The New England Patriots are among the best teams in the league at deploying its running backs as receiving threats, in large part due to the coaching staff’s ability to dictate matchups. New England is a great example of how simply putting players in positions to succeed can be the difference in games.

Etienne told media this week, “Football is a game of matchups. I feel like I create a problem outside for a linebacker, so I feel like football is a game of matchups. We’re just trying to get the best matchups for us to go out there and make plays and do what’s best for the team.”

Bevell did a nice job of creating mismatches for Swift, and especially on choice (or option) routes. Etienne’s most popular player comparison throughout the draft process was New Orleans’ Alvin Kamara, who feasts on these routes every single game for the Saints.

Swift showed the ability to sit on option routes against zone or break outside if need be, but he did most of his damage coming back inside against slower linebackers.

Lastly, Swift was a quality checkdown target who could make defenders pay if given too much space. The ability to bail out to someone out of the backfield and still rack up first downs when other options are covered makes the quarterback’s life much easier, and that should be Jacksonville’s endgame when all’s said and done.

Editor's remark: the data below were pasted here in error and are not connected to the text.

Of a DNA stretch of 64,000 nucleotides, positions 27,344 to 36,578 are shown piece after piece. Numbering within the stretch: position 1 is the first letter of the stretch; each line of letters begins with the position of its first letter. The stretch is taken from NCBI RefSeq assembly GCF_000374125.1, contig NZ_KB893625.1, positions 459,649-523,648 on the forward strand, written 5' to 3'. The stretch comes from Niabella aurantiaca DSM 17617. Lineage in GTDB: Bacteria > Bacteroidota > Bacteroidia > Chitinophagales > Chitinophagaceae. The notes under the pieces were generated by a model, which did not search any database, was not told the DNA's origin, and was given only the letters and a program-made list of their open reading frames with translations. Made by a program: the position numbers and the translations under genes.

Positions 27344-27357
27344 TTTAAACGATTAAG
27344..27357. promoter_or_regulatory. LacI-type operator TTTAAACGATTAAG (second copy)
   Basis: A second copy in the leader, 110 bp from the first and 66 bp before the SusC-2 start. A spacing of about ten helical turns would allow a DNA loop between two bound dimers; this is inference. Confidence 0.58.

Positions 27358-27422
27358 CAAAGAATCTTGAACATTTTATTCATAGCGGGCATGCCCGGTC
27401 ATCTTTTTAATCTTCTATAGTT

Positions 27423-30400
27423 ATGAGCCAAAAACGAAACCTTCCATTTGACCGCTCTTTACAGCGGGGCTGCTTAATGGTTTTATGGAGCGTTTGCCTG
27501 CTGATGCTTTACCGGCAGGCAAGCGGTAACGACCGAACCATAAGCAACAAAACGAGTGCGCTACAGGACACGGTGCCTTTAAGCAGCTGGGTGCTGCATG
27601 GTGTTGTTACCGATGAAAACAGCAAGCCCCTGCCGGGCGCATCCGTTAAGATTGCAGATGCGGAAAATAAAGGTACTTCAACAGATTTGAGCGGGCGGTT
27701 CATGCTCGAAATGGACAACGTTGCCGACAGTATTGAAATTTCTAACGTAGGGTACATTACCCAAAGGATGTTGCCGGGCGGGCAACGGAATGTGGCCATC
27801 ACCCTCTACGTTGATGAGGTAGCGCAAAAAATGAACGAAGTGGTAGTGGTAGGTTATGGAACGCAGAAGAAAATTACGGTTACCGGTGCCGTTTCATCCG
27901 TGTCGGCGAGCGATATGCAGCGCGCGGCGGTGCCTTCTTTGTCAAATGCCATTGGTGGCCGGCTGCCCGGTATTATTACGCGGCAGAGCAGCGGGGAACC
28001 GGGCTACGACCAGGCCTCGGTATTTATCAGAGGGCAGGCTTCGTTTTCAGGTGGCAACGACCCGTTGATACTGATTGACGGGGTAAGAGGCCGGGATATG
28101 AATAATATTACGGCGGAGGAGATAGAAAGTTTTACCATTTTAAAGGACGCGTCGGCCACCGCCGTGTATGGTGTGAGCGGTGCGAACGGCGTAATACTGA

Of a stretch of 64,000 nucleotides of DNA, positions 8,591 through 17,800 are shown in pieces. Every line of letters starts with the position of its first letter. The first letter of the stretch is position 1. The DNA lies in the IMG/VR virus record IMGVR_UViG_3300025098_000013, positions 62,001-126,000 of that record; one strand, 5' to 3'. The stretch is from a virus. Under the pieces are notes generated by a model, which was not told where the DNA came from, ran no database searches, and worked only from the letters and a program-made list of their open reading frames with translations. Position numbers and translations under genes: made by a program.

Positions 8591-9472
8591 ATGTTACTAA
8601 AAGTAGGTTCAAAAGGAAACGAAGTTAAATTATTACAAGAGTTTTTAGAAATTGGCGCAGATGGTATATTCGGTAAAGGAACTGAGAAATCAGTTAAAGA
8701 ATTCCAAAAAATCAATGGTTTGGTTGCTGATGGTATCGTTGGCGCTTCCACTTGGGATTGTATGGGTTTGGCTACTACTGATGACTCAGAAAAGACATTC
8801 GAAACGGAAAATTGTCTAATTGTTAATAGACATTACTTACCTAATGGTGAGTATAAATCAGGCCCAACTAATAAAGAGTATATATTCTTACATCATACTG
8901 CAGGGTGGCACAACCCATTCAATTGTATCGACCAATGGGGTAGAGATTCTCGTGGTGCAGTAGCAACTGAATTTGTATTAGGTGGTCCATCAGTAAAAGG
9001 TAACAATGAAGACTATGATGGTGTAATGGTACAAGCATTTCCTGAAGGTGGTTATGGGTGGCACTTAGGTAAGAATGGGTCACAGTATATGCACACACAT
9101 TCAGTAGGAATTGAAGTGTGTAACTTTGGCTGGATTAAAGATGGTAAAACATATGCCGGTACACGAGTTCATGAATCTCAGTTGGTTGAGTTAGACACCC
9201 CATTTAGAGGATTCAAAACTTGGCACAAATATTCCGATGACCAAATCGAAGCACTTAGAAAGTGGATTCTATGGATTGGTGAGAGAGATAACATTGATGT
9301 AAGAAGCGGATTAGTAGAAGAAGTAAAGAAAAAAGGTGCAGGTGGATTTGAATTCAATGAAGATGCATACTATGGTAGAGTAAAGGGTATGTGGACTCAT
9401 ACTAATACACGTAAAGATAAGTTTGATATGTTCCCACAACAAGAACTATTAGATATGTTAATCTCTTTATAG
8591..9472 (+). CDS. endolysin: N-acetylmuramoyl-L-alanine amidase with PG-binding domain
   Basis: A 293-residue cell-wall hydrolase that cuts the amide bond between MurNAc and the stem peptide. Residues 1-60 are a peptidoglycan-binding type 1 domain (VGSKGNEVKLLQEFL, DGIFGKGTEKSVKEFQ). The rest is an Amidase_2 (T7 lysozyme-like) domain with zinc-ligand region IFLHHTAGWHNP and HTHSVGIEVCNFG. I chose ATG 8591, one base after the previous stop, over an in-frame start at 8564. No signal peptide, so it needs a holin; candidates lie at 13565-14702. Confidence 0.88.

The only question is, will all this work for Etienne in Jacksonville? While he was electric as a Clemson Tiger, he was rarely asked to display acute route-running chops for that offense. But if Etienne is able to create the same type of separation that players like Swift and Kamara display in the passing game as true receiving threats - which he’s confident that he can, saying, “Once I get that [technique] down, I feel like I can be as good of a route runner as anyone” - and his speed and contact balance do translate to the next level... dare I say it? The Jacksonville Jaguars offense will be very fun to watch.